This would be my second year shooting at FDR Skatepark in South Philly. As in the past, I departed, wanting just one more taste.
The Burning Itch
FDR skatepark, appropriately situated beneath i95, at the ass end of FDR park. Perfect.
This skatepark is't the place you take your children with their toy store boards and shiny helmets. Only the hardcore skate here. Dusty attire minus any protective gear.
Talk is minimal. The air is filled with the aroma of home grown and intensity.
Pounders of PBR and graffiti give the decor to the unkempt ground. It's beautiful.
Loading up my bag with the bare minimums, my heart began to race with excitement as the reality of shooting on this sacred ground would soon materialize.
Guess what? This place is raw as raw can be. Showing up with a bunch stands, Wizards, strobes and such just feels a bit, well, I don't know how to explain it. What I can say is that I feel pure when I show up with nothing but one creative mind, one coffee, one bottle of water and one camera in my sack (with three lenses).
I wasn't concerning myself with apparent light size, flash to subject distance or any of that. Ambient light would be the only means of creating an exposure. That and the truly awesome sensor that lives in Betsy's belly (Nikon D4). Shit, I keep forgetting to mention the glass. Yes, the ambient, the sensor and last but not least, fast lenses (50mm f1.4, 85mm f/1.8G, 24-70 f/2.8G ED).
Pulling away from my digs, I crank Jack White's newest album, Lazaretto. If asked who is my greatest inspiration in the world of art, the answer every time is Jack White, the musician. What he does with a guitar simply twists my brain into knots. Not only brilliant, different. The recipe for success in the creative world.
I sipped my still piping hot coffee as I made my way back to the SUV, taking in my surroundings, identifying the light and deciding which glass I would start the day with.
My friends, I'm not in any way telling you to put your life at risk but if you want to create an image that is awesome or more importantly, different, there are some lines that you'll have to cross.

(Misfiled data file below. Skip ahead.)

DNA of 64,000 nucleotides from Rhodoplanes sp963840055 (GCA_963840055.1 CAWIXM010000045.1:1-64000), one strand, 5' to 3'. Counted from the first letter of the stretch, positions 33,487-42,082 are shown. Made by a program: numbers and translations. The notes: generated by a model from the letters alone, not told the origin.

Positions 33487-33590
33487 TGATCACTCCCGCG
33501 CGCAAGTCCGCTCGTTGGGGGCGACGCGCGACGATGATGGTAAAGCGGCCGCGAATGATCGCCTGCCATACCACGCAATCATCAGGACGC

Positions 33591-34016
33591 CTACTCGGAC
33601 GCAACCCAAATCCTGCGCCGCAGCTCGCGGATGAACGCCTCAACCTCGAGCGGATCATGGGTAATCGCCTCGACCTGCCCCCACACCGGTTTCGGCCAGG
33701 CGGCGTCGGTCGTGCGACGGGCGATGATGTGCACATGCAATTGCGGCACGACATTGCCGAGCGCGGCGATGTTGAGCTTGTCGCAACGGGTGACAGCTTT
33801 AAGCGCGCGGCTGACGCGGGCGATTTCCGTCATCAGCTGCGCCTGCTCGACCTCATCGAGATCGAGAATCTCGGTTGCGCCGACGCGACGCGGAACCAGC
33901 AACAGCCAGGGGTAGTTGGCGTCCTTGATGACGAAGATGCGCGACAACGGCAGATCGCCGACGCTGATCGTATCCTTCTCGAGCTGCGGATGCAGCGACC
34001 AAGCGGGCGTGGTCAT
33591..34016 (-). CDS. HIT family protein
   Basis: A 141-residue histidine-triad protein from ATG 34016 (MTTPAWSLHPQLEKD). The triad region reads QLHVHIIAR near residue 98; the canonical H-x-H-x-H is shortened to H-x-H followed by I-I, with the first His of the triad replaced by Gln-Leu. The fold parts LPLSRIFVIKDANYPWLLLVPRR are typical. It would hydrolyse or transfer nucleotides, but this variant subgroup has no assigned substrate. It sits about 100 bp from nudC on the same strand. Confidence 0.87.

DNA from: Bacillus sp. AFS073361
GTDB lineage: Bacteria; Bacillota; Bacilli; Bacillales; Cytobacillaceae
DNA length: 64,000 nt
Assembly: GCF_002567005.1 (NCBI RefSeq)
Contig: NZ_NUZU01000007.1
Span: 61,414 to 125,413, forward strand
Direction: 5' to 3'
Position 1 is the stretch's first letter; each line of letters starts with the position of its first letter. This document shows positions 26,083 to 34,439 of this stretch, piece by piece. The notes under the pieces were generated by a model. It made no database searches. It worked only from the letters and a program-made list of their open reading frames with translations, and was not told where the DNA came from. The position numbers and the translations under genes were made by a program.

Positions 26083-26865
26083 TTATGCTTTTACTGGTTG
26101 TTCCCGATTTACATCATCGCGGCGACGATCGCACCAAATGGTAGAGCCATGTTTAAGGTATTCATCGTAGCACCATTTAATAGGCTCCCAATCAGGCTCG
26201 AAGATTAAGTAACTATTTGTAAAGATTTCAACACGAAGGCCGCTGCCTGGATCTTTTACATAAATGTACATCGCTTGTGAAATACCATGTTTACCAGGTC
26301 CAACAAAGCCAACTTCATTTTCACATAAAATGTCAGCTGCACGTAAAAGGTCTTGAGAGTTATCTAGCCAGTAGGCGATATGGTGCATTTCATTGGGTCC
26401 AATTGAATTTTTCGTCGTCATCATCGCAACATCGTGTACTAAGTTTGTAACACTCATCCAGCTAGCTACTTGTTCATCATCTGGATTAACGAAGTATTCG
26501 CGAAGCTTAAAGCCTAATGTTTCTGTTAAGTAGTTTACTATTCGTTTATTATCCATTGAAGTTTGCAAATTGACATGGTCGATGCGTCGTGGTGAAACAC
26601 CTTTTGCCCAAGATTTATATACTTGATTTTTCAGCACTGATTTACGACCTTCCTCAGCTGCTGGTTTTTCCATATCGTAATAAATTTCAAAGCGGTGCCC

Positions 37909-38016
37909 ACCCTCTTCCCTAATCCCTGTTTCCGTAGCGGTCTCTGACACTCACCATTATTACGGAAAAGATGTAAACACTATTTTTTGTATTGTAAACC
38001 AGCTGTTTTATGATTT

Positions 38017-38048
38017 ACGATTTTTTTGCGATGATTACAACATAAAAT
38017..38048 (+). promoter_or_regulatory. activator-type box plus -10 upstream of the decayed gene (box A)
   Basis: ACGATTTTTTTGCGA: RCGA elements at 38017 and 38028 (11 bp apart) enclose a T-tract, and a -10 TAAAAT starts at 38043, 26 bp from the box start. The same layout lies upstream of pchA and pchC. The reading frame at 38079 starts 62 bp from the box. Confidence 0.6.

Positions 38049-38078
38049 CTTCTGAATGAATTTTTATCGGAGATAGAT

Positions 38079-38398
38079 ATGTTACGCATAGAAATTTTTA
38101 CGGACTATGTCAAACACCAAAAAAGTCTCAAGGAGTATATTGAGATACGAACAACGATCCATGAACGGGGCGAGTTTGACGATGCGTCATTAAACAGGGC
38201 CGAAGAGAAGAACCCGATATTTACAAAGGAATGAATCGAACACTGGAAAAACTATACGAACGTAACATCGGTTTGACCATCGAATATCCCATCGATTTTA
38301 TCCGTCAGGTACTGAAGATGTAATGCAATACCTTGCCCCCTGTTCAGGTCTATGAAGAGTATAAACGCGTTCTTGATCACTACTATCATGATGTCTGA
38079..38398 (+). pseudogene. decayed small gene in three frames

I began warming up from some normal, safe positions. Eh, shit wasn't making my hair stand up by any means. I had to get freaky; low angles, high angles, tight and I mean super tight.
At one point I asked if I could lie on the ramp, on my back facing upward on the incline of the half pipe. Basically my big ass would be an obstacle. A third time I explained that if anyone would crash into me that I would not be angry.
As I sit here typing, you can deduce that I'm still alive.
The view from above was beautiful. A bird's eye view of the action below. Interestingly, even though an awesome perspective, I didn't get the shots I wanted up there. I prefer closer up and in your face.
Last but not least, I worked my way over to the "Bunker," the area of the concrete pools and the "Dome" are located.
There I discovered what was, in my opinion, a beautifully choreographed ballet of the underground.
Again, not much being said, just pure rhythmic talent, one by one, taking their turn attempting to defeat the concrete jungle.
I was in heaven.
Nerd File ::
The big lesson of this type of shoot is that there is a shit load of variety. Never would I pick and exposure, set it and forget it. That would be photographic suicide.
One option? Here comes the lynch mob. Pick an auto feature such as Aperture Priority, Shutter Priority or hell, go crazy and dust off that Program mode.
People, if your shooting under a freaking highway, there are going to be some lighting changes based on where you are shooting from. You can make sure to keep an eye on your meter all day long while you tweak your settings and missing the shot or you can find some solace with one of your auto features. With that you can focus on the action around you.
Personally, I still worked in Manual mode but with ISO running automatically. In semi-full manual, I would be able to decide, creatively, the shutter and depth of field. I have the ISO locked never to dip below 100 or go beyond 12,800. I'm totally comfortable shooting at those or any ISO levels in between.